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Poets Schaffer and Pedro honoured at festival
Author: Engela Duvenage
Published: 29/10/2021

​​Two poets, both affiliated with the Department of Afrikaans and Dutch at Stellenbosch University (SU), were recently honoured at the 10th Tuin van Digters (Garden of Poets) festival at the Breytenbach centre in Wellington – lecturer Dr Alfred Schaffer as festival poet, and former Matie Ryan Pedro with the Ingrid Jonker prize for his first volume of poetry.

Dr Alfred Schaffer

Dr Schaffer is also this year's recipient of the Dutch PC Hooft prize in recognition of his poetry oeuvre. He has been teaching Creative Writing at SU since 2014. Having moved to South Africa from the Netherlands in 1996, he obtained a PhD at the University of Cape Town in 2002. His first volume, Zijn opkomst in de voorstad, appeared in 2000. This prolific poet proceeded to produce works such as Dwaalgasten (2002), Geen hand voor ogen (2004), Schuim (2006), Kooi (2008), Mens dier ding (2014) and Postuum. Een lofzang (2016).   

Schaffer's work has earned him multiple awards, including the Paul Snoek prize, the Awater poetry prize, the Charlotte Köhler prize, the Ida Gerhardt poetry prize, the Jan Campert prize, the Herman de Coninck prize and the Hugues C Pernath prize. Translations of his work are available in not only Afrikaans, but also English​​, French, German, Chinese, Spanish, Turkish, Indonesian and Swedish.

He shares a birthday with poet and artist Breyten Breytenbach, who grew up in Wellington and around whose September birthday the Tuin van Digters fees was established just over a decade ago. Due to COVID-19 regulations, this year's event was hosted in October.

“As an outsider, it was an exceptional honour to be recognised at the Tuin van Digters," Schaffer says. According to festival organiser Francois Lötter of the Breytenbach centre, this was the first time that a non-Afrikaans-speaking poet was honoured at the festival. “It is very special to be able to pay tribute every year to someone who, over many years, has proven him or herself as an Afrikaans poet and friend of note," Lötter says. Other poets who have been honoured in this way include TT Cloete, Wilma Stockenström, Adam Small, Olga Kirch, Daniel Hugo and Breyten Breytenbach.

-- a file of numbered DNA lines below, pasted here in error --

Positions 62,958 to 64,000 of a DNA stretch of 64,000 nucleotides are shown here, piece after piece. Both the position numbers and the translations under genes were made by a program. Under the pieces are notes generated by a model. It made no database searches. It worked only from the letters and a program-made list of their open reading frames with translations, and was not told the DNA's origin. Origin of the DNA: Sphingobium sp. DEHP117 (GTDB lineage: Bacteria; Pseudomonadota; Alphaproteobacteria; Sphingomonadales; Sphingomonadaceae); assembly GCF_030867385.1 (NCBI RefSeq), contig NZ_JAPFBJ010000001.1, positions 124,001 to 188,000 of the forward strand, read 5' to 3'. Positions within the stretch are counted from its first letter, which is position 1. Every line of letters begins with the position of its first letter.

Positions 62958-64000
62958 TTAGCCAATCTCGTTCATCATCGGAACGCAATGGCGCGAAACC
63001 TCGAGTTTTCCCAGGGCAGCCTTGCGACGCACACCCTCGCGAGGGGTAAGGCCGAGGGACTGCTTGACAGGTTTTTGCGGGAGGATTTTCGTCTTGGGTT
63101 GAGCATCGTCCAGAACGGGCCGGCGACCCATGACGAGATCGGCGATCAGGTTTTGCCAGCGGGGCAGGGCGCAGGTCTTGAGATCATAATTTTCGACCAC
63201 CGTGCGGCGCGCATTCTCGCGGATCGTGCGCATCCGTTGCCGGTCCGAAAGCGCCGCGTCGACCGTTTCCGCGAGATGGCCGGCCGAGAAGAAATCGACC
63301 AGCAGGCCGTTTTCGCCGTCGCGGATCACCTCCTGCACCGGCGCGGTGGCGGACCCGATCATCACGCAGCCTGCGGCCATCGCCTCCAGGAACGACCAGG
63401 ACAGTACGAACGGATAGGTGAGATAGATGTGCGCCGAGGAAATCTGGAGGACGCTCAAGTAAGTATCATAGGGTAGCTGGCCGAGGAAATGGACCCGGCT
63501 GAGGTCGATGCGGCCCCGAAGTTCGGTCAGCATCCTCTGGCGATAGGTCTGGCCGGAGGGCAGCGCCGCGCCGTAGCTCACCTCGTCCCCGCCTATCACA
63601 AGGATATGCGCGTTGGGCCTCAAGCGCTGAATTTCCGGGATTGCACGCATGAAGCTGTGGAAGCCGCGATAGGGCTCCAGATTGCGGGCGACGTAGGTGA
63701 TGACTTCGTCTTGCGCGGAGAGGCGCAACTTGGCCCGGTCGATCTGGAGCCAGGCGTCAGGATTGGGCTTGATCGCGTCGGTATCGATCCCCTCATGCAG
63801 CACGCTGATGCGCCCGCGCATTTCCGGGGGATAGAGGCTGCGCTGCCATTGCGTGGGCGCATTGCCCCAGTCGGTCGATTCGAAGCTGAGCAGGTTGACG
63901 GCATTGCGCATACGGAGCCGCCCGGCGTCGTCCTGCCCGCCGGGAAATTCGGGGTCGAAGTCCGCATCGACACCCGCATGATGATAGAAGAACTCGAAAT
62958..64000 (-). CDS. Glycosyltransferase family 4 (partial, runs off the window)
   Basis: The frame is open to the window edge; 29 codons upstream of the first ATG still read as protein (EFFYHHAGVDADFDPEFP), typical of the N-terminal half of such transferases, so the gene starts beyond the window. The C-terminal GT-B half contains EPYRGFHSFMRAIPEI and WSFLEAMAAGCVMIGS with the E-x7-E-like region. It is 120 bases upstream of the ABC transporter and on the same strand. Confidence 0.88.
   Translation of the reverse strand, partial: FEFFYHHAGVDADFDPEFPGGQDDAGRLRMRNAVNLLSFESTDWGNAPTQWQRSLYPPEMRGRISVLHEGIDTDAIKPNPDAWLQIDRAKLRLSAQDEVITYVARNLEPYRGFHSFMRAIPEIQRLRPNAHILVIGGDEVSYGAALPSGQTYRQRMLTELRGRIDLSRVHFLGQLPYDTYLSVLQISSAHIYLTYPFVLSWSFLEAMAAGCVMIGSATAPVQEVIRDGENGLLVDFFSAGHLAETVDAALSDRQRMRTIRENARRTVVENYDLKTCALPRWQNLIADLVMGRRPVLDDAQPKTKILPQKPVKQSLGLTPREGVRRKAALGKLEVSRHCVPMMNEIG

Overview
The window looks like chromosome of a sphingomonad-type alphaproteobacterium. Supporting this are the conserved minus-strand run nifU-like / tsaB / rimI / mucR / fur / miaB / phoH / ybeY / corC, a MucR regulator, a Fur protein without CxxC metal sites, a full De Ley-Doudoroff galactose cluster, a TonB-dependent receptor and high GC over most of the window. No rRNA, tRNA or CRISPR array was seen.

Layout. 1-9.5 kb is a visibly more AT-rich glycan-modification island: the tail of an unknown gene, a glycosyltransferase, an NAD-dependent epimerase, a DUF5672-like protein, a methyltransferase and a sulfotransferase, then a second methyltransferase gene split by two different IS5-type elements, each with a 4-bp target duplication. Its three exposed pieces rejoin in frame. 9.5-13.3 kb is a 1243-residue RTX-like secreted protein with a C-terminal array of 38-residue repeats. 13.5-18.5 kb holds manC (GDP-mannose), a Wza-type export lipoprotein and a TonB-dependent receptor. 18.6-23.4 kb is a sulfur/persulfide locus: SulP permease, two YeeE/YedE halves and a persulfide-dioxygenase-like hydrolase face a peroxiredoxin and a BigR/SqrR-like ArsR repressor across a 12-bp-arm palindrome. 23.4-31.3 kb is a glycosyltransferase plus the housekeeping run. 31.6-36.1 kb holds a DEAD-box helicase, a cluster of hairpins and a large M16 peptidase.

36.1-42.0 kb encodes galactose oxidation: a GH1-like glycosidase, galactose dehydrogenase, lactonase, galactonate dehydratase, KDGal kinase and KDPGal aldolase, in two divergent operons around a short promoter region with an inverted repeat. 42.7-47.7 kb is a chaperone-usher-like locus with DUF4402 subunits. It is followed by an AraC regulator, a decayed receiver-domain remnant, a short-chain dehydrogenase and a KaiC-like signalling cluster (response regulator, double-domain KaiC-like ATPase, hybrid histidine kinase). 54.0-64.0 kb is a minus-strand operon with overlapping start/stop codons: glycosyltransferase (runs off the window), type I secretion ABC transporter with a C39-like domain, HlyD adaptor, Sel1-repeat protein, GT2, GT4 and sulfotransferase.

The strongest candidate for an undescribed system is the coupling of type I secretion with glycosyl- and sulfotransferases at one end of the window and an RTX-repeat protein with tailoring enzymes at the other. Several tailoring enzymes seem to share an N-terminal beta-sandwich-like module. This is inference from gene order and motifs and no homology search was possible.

In his tribute, fellow poet Danie Marais, who is also involved in the SU Woordfees, commented on how Schaffer “rather casually challenges so many stereotypes, both in his personal capacity and through his work". Marais also commended Schaffer for the extremely innovative way in which he uses his work to engage with “identity as an issue of inevitable absurdity, struggle and fragmentation".

“In an age of fierce and intense identity politics, Alfred refuses to fall into the trap of an oversimplified 'me' and 'you'; he dares to be a Monty Python-type knight, fully aware of the futility of searching for the self and the truth, his only armour being double-edged irony, but with a willing ear and a keen eye for mysterious, everyday beauty," Marais said.

Ryan Pedro

SU alumnus Ryan Pedro, in turn, received the Ingrid Jonker prize, which was established in 1966. His first book of poetry, Pienk ceramic-hondjies, was published by Kwela in 2020.

The annual Ingrid Jonker prize is awarded alternately to an Afrikaans or English debut poetry collection – the two languages in which poet Ingrid Jonker herself wrote. Pedro received the prize from Jonker's daughter, Simone Garcia Marques.

Currently on the writing team of Suidooster, an Afrikaans weekday soap on kykNET, Pedro is a former Creative Writing student at the Department of Afrikaans and Dutch. He obtained a BA Language and Culture degree at SU in 2017, and an honours degree in Afrikaans and Dutch in 2018.

The panel of judges called Pedro's debut a “powerful" and “impressive" volume by a “capable poet" displaying “strong talent", and said his work “sharply illuminates a world where violence both inside and outside the home is a common occurrence, and where show and pretence are essential for self-protection".

“He finds himself in a world where injustice and racism are historic and systemic, where general distrust is warranted, and where poverty is part of nearly everyone's reality," the judges added. “Pienk ceramic-hondjies takes account of the wrongdoings of the past, but strikes out in a new direction at the same time. He identifies with a generation who engages creatively with protest against a society in which they feel displaced, selectively partakes in consumerism, forges an own identity, and claims agency."

According to Prof Ronel de Goede, chair of the Ingrid Jonker prize committee and former lecturer in the Department of Afrikaans and Dutch, the judges are all poets themselves, making it a prize “from poets to poets". This is the fourth year that the Ingrid Jonker prize is awarded at the Tuin van Digters. The Afrikaans prize worth R10 000 is sponsored by the Dagbreek Trust.​